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Employment Relocation (Consultation)

Volume 895: debated on Monday 7 July 1975

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asked the Minister for the Civil Service whether he is satisfied with the consultation procedures for Civil Service personnel who are being asked to change their place of work.

Yes, Sir. The Civil Service Department has a joint committee with the national staff side for the discussion of dispersal problems. Dispersing Departments similarly are in close touch with their departmental staff sides.

Does the Minister agree that there are certain specialised skills in the Civil Service which often have limited alternative opportunities in the private sector, and that it seems very unfair if such people are forced to relocate when it might be inconvenient for them to do so for family or personal reasons? Is he aware that they are then in a position of having to resign from the Civil Service without redundancy benefit and without adequate alternative employment?

Non-mobile grades—clerical officers and grades below and their equivalents—will not be required to disperse but may volunteer to do so. As for mobile grades of staff above the executive officer and equivalent level, it is the Government's intention that where possible they should be transferred only on a voluntary basis, but in some cases there will be no work of the same type left in London after dispersal. This is a fact of life which the Government are seeking to deal with.

Has my hon. Friend consulted the staff of his Department and of Her Majesty's Stationery Office in Norwich about the apparently obstructive attitude towards the expansion of public service opportunities in Norwich by the Norwich County Council?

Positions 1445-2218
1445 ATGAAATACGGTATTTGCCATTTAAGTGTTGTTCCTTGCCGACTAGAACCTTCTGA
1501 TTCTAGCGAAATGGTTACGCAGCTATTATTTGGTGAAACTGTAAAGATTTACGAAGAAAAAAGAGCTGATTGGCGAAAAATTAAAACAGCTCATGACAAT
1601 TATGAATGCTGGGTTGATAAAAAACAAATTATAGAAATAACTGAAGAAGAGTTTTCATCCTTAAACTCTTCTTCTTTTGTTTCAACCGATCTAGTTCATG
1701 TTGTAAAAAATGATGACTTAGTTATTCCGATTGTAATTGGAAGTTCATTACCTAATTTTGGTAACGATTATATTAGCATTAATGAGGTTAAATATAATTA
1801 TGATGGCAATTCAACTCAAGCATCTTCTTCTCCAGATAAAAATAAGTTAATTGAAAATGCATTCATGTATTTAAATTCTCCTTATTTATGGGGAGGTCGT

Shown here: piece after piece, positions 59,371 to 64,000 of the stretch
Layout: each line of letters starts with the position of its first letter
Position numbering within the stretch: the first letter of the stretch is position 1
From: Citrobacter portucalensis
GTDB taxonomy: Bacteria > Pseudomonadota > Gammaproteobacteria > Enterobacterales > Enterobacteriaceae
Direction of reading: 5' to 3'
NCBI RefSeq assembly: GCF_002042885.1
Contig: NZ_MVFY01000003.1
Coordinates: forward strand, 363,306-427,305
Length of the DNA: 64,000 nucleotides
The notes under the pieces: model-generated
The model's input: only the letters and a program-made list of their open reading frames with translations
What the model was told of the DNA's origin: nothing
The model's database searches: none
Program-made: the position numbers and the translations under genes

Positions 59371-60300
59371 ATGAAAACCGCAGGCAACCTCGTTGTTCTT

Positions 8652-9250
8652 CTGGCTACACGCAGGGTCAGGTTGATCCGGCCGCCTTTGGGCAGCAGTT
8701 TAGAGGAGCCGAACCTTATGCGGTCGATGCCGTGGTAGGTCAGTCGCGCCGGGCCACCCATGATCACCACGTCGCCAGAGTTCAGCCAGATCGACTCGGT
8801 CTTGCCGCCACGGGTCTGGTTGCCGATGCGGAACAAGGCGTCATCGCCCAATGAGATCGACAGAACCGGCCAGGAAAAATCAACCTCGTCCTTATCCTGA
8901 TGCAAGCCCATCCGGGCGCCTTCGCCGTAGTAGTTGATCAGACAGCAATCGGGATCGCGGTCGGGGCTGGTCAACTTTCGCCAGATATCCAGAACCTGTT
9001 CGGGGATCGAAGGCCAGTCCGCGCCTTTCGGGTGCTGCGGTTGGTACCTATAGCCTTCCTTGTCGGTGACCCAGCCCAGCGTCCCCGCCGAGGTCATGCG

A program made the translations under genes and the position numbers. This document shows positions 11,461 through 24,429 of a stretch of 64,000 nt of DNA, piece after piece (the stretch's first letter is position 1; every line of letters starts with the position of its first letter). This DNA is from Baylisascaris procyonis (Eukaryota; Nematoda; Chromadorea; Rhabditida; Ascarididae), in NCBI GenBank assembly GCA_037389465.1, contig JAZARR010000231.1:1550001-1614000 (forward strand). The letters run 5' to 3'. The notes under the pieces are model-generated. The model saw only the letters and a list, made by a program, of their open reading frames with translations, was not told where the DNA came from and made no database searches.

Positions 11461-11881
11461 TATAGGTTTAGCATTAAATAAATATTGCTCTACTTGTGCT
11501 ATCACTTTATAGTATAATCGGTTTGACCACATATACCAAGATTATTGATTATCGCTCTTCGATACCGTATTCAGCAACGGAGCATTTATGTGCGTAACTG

The issue to which my hon. Friend referred is a matter of concern to the Civil Service Department. We were grateful for the action which my hon. Friend took in drawing public attention to this particular difficulty.

What is the point of consultation if the Government do not intend to pay the slightest heed to the wishes of the people consulted? Is it not clear that the Government intend to move the directorate of Overseas Surveys to Glasgow although the people who work in it wish to stay in London?

I do not wish to give the impression that the Government as an employer are impervious to the wishes and understandable domestic difficulties which civil servants in London who are subject to dispersal are likely to encounter as a consequence of the dispersal policy. However, the Government have a responsibility to the nation in relation to the dispersal of Civil Service posts. Their policy is to disperse 31,000 Civil Service posts over the next 10 years.

As the Government are committed within the fairly near future to setting up an Assembly in Edinburgh, what consultation is going on about the rundown of the London Civil Service in that event? Is it intended that personnel should be transferred from London to Edinburgh?

Any final arrangements for the creation of a separate Civil Service in connection with the establishment of the Assembly in Scotland will have to await the working out of the constitutional framework.

There is an obvious solution to the points raised by the hon. Members for Chertsey and Walton (Mr. Pattie) and Twickenham (Mr. Jessel), and that is to provide Civil Service job opportunities in Scotland, particularly Glasgow. The people of Scotland will not be too happy about the remarks of the two hon. Members because Scottish families have been unrooted for decade after decade.

It is because we are concerned about the unemployment situation in Glasgow, Merseyside, the North-East and elsewhere that we are determined to honour our commitment to disperse the Civil Service to these regional locations.